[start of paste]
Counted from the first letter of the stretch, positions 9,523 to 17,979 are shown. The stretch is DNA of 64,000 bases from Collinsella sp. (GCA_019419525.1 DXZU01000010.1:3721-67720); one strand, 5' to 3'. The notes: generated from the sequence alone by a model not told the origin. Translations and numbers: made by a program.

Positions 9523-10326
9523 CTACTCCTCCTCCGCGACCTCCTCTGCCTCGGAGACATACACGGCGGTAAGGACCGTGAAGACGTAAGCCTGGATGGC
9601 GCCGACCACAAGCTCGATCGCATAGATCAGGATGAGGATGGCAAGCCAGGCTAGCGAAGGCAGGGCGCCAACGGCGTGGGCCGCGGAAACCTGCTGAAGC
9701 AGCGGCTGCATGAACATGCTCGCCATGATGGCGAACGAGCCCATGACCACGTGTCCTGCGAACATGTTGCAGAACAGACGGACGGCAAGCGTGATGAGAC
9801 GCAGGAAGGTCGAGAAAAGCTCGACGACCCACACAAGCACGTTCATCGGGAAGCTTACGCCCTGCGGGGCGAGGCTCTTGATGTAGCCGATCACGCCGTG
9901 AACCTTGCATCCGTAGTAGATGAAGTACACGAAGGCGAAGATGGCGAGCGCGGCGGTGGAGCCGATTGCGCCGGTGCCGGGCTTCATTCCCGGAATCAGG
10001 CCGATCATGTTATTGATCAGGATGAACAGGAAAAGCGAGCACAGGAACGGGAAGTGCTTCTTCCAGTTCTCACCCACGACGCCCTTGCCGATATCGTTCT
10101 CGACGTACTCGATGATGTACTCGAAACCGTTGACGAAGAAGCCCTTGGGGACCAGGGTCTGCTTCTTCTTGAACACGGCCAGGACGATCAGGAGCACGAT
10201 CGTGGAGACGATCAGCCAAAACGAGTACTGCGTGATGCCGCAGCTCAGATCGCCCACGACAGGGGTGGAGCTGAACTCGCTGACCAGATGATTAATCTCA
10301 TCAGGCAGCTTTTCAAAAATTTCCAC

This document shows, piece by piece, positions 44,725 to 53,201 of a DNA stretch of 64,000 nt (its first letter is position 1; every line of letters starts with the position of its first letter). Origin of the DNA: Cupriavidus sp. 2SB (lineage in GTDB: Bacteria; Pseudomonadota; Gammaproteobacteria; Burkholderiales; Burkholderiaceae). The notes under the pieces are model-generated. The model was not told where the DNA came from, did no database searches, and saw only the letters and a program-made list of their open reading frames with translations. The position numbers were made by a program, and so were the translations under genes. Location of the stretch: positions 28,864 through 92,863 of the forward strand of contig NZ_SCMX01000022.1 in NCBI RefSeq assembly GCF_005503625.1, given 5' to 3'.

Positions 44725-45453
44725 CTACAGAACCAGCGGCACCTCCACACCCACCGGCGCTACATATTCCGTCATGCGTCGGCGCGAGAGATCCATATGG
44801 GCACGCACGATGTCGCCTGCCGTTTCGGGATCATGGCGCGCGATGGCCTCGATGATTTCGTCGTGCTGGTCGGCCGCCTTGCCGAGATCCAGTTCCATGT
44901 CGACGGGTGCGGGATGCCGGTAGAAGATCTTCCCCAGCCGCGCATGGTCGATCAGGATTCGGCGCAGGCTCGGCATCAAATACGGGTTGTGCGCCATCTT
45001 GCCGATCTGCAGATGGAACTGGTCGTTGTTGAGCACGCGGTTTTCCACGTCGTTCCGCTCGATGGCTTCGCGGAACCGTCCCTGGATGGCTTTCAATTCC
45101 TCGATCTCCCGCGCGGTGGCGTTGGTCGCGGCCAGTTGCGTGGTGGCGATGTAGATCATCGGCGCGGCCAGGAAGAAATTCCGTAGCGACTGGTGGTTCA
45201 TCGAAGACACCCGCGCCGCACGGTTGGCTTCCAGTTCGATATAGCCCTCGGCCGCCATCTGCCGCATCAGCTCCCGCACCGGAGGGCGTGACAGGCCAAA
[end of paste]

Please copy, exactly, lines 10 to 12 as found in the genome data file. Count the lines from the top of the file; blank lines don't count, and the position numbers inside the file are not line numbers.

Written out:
10201 CGTGGAGACGATCAGCCAAAACGAGTACTGCGTGATGCCGCAGCTCAGATCGCCCACGACAGGGGTGGAGCTGAACTCGCTGACCAGATGATTAATCTCA
10301 TCAGGCAGCTTTTCAAAAATTTCCAC

This document shows, piece by piece, positions 44,725 to 53,201 of a DNA stretch of 64,000 nt (its first letter is position 1; every line of letters starts with the position of its first letter). Origin of the DNA: Cupriavidus sp. 2SB (lineage in GTDB: Bacteria; Pseudomonadota; Gammaproteobacteria; Burkholderiales; Burkholderiaceae). The notes under the pieces are model-generated. The model was not told where the DNA came from, did no database searches, and saw only the letters and a program-made list of their open reading frames with translations. The position numbers were made by a program, and so were the translations under genes. Location of the stretch: positions 28,864 through 92,863 of the forward strand of contig NZ_SCMX01000022.1 in NCBI RefSeq assembly GCF_005503625.1, given 5' to 3'.